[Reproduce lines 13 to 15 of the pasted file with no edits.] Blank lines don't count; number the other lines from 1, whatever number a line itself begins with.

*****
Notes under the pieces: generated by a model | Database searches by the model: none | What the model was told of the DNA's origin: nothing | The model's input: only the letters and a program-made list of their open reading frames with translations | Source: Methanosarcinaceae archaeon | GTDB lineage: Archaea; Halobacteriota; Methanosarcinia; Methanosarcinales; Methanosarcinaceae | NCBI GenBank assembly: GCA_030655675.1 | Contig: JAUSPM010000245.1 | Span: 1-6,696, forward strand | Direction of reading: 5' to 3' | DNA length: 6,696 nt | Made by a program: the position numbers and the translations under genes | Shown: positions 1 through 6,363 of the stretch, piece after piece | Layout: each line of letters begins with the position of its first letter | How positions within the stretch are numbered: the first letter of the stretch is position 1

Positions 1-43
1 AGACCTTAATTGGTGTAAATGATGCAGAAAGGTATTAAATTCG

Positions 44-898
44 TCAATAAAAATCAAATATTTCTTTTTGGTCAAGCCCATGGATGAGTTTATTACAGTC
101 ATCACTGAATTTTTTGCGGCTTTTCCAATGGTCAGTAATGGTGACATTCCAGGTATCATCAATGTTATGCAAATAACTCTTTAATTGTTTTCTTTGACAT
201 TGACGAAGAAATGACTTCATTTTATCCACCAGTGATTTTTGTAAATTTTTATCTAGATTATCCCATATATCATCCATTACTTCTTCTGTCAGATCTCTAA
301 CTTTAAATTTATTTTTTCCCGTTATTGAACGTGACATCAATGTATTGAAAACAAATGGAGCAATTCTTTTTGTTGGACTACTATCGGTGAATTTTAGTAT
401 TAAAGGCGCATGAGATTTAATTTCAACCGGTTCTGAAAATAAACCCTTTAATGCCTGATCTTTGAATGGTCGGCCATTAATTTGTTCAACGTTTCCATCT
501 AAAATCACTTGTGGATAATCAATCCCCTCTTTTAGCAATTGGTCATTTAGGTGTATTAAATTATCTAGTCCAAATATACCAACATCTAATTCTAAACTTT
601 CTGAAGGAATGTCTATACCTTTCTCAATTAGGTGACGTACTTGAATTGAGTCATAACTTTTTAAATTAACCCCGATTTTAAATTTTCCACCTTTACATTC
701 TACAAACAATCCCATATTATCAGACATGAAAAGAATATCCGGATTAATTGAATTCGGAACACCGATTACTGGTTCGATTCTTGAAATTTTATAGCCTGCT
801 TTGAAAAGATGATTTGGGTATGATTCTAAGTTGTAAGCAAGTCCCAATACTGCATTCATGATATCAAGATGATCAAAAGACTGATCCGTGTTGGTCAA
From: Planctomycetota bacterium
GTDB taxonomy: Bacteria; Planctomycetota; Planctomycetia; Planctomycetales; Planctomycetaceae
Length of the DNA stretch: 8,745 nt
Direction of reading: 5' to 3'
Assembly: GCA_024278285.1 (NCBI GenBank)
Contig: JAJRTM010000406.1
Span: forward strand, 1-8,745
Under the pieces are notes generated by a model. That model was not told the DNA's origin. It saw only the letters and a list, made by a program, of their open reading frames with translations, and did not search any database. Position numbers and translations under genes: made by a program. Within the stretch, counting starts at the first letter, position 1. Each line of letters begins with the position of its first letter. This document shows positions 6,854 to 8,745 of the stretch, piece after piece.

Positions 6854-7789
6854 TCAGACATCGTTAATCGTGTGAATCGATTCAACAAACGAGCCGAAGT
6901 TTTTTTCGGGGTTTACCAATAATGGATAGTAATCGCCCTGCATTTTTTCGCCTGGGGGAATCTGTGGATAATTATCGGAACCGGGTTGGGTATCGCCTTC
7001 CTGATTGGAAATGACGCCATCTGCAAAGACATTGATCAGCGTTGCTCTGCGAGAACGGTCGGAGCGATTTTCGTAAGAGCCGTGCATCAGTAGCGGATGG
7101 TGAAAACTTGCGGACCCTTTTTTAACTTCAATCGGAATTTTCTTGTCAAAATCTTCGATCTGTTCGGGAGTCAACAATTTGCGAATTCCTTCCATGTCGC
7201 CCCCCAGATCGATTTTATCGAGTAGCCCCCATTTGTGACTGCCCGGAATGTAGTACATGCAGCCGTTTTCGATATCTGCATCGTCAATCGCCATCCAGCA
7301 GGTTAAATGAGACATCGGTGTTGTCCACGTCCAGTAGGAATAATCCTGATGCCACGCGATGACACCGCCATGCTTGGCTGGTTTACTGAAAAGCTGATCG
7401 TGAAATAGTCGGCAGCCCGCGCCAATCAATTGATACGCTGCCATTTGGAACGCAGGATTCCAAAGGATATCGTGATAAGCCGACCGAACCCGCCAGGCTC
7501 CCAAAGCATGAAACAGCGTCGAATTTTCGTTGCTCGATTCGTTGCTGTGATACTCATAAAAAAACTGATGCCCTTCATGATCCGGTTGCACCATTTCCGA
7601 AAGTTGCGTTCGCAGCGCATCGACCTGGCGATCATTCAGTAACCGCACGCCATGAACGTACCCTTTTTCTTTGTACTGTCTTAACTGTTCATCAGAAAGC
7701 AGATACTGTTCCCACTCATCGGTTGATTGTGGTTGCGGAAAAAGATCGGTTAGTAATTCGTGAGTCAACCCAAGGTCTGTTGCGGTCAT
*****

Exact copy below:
801 TTGAAAAGATGATTTGGGTATGATTCTAAGTTGTAAGCAAGTCCCAATACTGCATTCATGATATCAAGATGATCAAAAGACTGATCCGTGTTGGTCAA
From: Planctomycetota bacterium
GTDB taxonomy: Bacteria; Planctomycetota; Planctomycetia; Planctomycetales; Planctomycetaceae